St. Louis Blues Power Play Will Sink Or Swim Entire 2023-24 Season

The St. Louis Blues power play has been historically bad. Just getting it to mediocre could save their season.
Matt Krohn-USA TODAY Sports

The St. Louis Blues, for all their problems in the first part of 2023-24, are not in terrible shape. Approaching the midway point of the season, they're above .500 and still in sniffing distance of a playoff spot.

Coming into the year, we worried about the defense. While there are definitely still issues, there has been improvement. The Blues have actually allowed fewer goals than three teams ahead of them in the divisional standings.

The offense has been too sporadic, with 115 goals in 40 games. That's actually fewer than two teams below the Blues in the standings.

A gigantic problem with the offense has been the power play, or lack thereof. We've all known the power play was bad, just through the eye test. However, I don't know that we fully understood that this has been an historically bad power play.

Through the first 39 games of the season, there were only two teams in history (since 1960) that had fewer power play goals than the Blues. That includes the tail end of the "Original Six" era and also the beginning of the expansion era when teams were just cobbled together at times.

Think about that. In 64 years of hockey history, this current Blues team essentially had the third-worst power play through the first half of the season.

It's not that they've simply failed to score either. It's the key moments they've failed.

I had a feeling this was the case, but it was confirmed by some research done by Brandon Kiley of 101 ESPN. The Blues have killed themselves in the standings by having a horrible power play.

Through 39 games, the Blues were 1-82 in key situations. They had managed to tie the game with a power play goal once all season long to that point.

They had not yet scored a power play goal to either take the lead or increase a one-goal lead. The Blues were 0-64 on the power play with an opportunity to take a lead or give themselves a cushion.

Imagine how many games might have turned out differently even if you had two or three goals in each category (tie, take the lead, increase a one-goal lead). I would say that's easily another six points, or more, in the standings. That would have the Blues currently sitting in the top wild card spot instead of on the outside looking in.

Things took a slight turn for the better in game 40. The Blues got two power play goals, giving them their first goals to take a lead and cushion their lead all season long. It's no wonder they won 5-2 instead of sweating at the end or even crapping the bed and losing the game.

Beyond just the simple fact of two goals, they got scoring beyond Pavel Buchnevich. In the first half of the season, Buchnevich had the vast majority of the team's power play goals, so if/when he goes cold, the power play was even less a threat.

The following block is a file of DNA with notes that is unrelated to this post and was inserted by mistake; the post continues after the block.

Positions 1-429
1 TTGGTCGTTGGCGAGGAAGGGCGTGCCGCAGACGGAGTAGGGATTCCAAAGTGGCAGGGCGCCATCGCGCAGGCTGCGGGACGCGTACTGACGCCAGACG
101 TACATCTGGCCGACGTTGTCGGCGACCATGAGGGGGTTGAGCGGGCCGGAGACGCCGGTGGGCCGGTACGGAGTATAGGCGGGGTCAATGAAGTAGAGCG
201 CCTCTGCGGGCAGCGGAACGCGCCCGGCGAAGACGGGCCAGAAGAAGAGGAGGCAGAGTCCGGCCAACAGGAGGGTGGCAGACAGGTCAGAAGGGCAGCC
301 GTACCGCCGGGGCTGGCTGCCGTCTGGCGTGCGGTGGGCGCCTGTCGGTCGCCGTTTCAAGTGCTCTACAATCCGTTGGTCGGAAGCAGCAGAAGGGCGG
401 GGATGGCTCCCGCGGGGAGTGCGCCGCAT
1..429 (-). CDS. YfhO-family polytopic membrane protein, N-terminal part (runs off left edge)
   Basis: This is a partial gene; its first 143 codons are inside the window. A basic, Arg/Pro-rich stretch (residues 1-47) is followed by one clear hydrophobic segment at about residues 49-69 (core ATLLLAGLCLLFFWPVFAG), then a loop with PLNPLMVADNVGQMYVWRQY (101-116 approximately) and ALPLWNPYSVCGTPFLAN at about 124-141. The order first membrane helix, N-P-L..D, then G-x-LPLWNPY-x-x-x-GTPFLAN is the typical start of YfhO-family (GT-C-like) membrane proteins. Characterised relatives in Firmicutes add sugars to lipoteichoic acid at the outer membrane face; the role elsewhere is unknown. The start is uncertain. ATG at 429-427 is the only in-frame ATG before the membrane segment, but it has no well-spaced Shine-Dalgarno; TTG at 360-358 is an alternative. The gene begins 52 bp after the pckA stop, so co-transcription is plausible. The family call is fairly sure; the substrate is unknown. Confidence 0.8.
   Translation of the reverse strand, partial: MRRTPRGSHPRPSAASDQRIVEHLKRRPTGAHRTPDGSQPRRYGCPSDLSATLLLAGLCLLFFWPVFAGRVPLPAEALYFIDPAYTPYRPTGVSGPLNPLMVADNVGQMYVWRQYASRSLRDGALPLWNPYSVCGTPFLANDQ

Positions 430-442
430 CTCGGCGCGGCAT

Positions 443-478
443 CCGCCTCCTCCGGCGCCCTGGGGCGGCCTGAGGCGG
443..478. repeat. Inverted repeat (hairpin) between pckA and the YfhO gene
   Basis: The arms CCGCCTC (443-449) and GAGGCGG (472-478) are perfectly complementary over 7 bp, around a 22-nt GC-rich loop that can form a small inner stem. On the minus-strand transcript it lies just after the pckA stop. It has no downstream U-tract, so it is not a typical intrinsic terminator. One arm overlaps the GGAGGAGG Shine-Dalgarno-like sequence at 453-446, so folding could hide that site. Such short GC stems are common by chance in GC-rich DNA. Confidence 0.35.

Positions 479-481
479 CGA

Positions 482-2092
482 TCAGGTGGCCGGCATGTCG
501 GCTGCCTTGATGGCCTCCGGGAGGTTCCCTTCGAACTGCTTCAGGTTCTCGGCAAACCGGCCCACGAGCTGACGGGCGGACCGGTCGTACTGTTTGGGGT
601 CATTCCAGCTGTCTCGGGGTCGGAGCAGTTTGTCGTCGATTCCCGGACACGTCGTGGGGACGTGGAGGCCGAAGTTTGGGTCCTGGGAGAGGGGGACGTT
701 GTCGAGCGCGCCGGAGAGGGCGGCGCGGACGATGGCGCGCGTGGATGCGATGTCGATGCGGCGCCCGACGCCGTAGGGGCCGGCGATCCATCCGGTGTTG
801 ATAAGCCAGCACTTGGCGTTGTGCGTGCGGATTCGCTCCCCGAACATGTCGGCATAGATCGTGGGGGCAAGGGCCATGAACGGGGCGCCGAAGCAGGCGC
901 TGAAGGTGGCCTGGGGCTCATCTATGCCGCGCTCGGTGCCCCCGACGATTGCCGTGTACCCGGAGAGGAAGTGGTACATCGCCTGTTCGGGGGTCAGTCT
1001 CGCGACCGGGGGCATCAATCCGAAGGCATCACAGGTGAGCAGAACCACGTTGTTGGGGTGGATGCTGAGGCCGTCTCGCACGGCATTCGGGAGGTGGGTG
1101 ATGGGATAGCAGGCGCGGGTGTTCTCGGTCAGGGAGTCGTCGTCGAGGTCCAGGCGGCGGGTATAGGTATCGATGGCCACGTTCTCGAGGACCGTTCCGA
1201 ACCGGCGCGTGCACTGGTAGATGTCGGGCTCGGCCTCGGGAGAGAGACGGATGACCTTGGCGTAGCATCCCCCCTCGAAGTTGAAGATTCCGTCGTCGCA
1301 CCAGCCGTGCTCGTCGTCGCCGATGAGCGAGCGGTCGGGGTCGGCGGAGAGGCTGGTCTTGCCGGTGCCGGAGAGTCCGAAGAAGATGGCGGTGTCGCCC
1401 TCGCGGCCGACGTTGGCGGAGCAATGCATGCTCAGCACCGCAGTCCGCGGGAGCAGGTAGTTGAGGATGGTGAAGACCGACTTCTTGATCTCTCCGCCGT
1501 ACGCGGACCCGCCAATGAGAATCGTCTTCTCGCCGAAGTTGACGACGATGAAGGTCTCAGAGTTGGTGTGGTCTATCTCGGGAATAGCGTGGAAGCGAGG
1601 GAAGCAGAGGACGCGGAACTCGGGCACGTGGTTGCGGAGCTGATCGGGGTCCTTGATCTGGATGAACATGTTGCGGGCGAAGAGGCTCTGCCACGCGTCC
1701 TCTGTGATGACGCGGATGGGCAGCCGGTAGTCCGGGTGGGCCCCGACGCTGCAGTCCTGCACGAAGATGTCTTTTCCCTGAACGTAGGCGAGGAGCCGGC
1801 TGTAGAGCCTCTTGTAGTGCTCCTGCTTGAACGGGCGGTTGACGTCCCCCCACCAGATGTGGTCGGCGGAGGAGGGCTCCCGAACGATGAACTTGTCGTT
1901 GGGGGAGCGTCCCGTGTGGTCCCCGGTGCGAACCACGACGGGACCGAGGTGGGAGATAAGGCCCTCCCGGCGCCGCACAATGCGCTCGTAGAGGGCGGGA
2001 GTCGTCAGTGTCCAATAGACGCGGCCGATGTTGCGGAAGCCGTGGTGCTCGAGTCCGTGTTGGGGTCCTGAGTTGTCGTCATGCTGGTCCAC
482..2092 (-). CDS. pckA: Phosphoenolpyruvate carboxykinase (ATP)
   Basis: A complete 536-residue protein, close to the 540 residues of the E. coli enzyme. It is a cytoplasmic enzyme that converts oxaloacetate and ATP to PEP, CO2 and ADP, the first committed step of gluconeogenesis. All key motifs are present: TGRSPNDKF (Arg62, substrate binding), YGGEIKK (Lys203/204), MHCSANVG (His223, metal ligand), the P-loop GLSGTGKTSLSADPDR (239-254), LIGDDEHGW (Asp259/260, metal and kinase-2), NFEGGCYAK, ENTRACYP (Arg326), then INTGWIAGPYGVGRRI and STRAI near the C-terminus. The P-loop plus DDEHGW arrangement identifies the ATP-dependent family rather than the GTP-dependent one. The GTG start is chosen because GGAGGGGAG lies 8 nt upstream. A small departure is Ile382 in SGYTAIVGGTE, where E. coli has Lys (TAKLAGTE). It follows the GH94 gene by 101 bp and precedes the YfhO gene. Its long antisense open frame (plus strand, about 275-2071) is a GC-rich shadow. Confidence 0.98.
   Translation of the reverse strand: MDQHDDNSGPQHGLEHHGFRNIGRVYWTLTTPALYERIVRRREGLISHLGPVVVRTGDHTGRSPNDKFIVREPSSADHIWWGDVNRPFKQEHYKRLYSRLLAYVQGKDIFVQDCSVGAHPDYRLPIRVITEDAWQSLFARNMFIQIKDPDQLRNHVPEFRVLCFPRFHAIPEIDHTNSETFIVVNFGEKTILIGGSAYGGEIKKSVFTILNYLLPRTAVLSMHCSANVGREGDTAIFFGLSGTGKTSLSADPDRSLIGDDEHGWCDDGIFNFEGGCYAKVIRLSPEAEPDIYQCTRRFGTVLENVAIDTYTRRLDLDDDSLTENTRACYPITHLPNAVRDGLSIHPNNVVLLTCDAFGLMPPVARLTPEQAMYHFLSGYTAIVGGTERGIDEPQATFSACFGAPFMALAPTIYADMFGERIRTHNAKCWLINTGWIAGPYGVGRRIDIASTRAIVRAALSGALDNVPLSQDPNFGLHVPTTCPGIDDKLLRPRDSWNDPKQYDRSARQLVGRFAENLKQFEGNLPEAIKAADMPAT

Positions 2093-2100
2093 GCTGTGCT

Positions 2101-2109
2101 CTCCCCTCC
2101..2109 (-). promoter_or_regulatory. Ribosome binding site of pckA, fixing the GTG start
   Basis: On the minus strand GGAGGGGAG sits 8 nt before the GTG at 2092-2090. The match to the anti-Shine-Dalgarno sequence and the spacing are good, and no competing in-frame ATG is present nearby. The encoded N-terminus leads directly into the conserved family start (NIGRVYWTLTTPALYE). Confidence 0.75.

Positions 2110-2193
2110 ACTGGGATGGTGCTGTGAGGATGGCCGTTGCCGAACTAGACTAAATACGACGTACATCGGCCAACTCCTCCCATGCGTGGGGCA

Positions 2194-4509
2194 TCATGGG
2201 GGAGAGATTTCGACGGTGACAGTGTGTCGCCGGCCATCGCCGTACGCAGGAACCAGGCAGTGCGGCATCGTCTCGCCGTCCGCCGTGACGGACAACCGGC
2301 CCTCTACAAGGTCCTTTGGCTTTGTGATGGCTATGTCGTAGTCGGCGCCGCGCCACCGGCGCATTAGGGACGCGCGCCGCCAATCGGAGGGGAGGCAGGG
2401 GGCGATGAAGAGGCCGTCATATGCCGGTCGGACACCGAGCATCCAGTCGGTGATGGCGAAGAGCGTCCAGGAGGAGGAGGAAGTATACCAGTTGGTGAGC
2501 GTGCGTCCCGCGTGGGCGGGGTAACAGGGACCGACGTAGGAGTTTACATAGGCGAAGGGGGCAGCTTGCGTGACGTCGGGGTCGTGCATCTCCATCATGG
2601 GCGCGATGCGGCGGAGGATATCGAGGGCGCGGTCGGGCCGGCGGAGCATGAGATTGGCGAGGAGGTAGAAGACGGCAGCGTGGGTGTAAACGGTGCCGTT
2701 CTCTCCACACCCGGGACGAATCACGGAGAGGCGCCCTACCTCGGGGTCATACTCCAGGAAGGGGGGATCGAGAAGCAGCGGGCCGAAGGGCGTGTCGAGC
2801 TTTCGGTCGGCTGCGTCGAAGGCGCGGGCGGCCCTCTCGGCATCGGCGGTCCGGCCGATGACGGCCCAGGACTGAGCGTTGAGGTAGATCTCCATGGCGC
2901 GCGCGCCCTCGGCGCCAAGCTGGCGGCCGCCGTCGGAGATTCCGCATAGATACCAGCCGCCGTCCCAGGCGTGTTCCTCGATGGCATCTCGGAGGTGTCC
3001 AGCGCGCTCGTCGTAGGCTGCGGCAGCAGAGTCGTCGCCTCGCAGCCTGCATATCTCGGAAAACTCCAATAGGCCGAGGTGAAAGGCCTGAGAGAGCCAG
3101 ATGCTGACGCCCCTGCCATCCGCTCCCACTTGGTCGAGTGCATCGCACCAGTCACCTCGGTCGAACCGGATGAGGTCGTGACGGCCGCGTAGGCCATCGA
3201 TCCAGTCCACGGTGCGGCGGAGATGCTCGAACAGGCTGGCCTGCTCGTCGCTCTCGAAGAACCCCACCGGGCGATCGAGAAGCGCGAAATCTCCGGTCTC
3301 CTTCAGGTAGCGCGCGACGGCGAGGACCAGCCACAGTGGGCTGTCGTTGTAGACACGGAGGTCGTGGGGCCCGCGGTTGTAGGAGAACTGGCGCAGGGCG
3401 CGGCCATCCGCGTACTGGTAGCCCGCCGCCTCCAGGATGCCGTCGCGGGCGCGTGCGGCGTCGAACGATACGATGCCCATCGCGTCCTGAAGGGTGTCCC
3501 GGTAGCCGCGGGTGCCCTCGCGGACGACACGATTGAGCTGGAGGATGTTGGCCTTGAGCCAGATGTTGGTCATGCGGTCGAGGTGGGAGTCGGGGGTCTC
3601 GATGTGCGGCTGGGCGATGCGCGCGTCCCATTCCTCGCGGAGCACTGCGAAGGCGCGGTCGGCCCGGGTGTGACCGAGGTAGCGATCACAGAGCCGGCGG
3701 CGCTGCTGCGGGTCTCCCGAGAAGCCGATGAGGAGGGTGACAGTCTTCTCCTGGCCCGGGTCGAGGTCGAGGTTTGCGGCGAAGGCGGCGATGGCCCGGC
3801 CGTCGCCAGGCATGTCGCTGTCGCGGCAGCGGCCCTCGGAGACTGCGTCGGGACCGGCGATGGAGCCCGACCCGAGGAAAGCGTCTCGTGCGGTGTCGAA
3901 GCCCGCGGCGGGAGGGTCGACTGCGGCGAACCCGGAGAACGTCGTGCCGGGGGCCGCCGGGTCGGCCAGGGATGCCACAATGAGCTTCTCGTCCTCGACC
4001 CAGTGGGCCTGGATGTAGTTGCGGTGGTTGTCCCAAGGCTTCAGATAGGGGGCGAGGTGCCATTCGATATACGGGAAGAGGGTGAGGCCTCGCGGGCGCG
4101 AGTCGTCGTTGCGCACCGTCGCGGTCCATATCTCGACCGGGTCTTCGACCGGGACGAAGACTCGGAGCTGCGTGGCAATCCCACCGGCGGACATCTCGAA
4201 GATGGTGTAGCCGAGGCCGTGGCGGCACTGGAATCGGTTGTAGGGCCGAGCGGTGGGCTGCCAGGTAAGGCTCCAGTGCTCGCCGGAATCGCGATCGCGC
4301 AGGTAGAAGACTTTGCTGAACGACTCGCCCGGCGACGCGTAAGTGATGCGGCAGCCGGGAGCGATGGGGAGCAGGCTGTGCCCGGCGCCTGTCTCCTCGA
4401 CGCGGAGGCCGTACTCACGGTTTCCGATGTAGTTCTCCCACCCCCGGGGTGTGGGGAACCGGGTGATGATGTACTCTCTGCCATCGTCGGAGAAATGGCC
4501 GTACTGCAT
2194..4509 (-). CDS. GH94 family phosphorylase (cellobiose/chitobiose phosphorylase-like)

I don't care who the coach is, the power play has and will make a difference, one way or the other. Bannister has a pretty good record since taking over the Blues and it's no small part because the power play has improved.

The Blues were below 10% with the man advantage prior to the coaching change. Just in the time since the coaching change, the power play is running at above19%.

That's still not great, but it gets you into the conversation of being a threat. Nobody worries about your power play when they have a 91% likelihood of killing it off. If you can score 20% of the time, suddenly they have to be wary.

If you get that number up to about 25%, you're really in business. Scoring a goal once every four or five power plays is huge, especially since the Blues have been earning three to five power plays a game pretty regularly.

The weird thing is that the coaching change could only have so much impact. Regardless of Craig Berube or Drew Bannister, Steve Ott has been running the power play.

He was involved in the power play when it was top-five in the league and also when it was dead last. The only time he wasn't fully in charge, as far as we know, is when Jim Montgomery was here.

So, it's a combination of players and system, with neither fully meshing for some reason. The Blues need to figure that reason out though.

Fans can balk at the team making or missing the playoffs, but the Blues are not a big enough market to sustain their current business model forever. As a small to mid-market team, they need the influx of playoff cash to help them keep their spending towards the top of the salary cap.

Missing the playoffs a second season in a row would be disastrous. Whether they make or miss the playoffs will be highly dependent on whether the power play can improve.

The amusing thing is this team doesn't even have to be good on the man advantage. If they were merely mediocre, they could easily be a playoff team.

Now we know why that is. When you're historically bad and can still eek out wins, if you simply get to the middle of the pack, you increase your chances of winning even more.

Next: Is Robert Thomas the Blues best first-time All Star?